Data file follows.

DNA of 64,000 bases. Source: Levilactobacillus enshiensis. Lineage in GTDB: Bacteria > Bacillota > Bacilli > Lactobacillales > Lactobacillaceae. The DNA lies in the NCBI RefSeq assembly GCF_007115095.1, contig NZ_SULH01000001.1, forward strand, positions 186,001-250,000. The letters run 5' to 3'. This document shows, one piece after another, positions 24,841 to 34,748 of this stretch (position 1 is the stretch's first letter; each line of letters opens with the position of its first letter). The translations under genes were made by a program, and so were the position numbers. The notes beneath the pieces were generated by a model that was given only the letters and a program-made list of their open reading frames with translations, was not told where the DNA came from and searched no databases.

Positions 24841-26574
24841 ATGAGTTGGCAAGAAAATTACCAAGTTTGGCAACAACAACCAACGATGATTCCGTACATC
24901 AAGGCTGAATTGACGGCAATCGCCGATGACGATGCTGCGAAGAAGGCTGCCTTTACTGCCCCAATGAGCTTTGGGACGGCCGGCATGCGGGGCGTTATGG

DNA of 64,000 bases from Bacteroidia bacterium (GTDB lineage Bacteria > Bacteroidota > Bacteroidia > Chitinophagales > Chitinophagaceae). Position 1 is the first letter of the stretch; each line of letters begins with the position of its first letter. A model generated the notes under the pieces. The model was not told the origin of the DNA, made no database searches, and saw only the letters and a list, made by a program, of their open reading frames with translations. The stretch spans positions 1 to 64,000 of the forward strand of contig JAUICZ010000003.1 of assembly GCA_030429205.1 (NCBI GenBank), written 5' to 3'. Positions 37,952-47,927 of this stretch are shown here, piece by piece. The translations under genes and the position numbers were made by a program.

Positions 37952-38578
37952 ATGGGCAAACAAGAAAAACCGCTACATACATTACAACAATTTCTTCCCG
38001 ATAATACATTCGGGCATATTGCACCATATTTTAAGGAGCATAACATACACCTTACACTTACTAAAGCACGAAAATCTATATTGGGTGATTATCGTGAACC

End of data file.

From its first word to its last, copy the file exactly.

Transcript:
DNA of 64,000 bases. Source: Levilactobacillus enshiensis. Lineage in GTDB: Bacteria > Bacillota > Bacilli > Lactobacillales > Lactobacillaceae. The DNA lies in the NCBI RefSeq assembly GCF_007115095.1, contig NZ_SULH01000001.1, forward strand, positions 186,001-250,000. The letters run 5' to 3'. This document shows, one piece after another, positions 24,841 to 34,748 of this stretch (position 1 is the stretch's first letter; each line of letters opens with the position of its first letter). The translations under genes were made by a program, and so were the position numbers. The notes beneath the pieces were generated by a model that was given only the letters and a program-made list of their open reading frames with translations, was not told where the DNA came from and searched no databases.

Positions 24841-26574
24841 ATGAGTTGGCAAGAAAATTACCAAGTTTGGCAACAACAACCAACGATGATTCCGTACATC
24901 AAGGCTGAATTGACGGCAATCGCCGATGACGATGCTGCGAAGAAGGCTGCCTTTACTGCCCCAATGAGCTTTGGGACGGCCGGCATGCGGGGCGTTATGG

DNA of 64,000 bases from Bacteroidia bacterium (GTDB lineage Bacteria > Bacteroidota > Bacteroidia > Chitinophagales > Chitinophagaceae). Position 1 is the first letter of the stretch; each line of letters begins with the position of its first letter. A model generated the notes under the pieces. The model was not told the origin of the DNA, made no database searches, and saw only the letters and a list, made by a program, of their open reading frames with translations. The stretch spans positions 1 to 64,000 of the forward strand of contig JAUICZ010000003.1 of assembly GCA_030429205.1 (NCBI GenBank), written 5' to 3'. Positions 37,952-47,927 of this stretch are shown here, piece by piece. The translations under genes and the position numbers were made by a program.

Positions 37952-38578
37952 ATGGGCAAACAAGAAAAACCGCTACATACATTACAACAATTTCTTCCCG
38001 ATAATACATTCGGGCATATTGCACCATATTTTAAGGAGCATAACATACACCTTACACTTACTAAAGCACGAAAATCTATATTGGGTGATTATCGTGAACC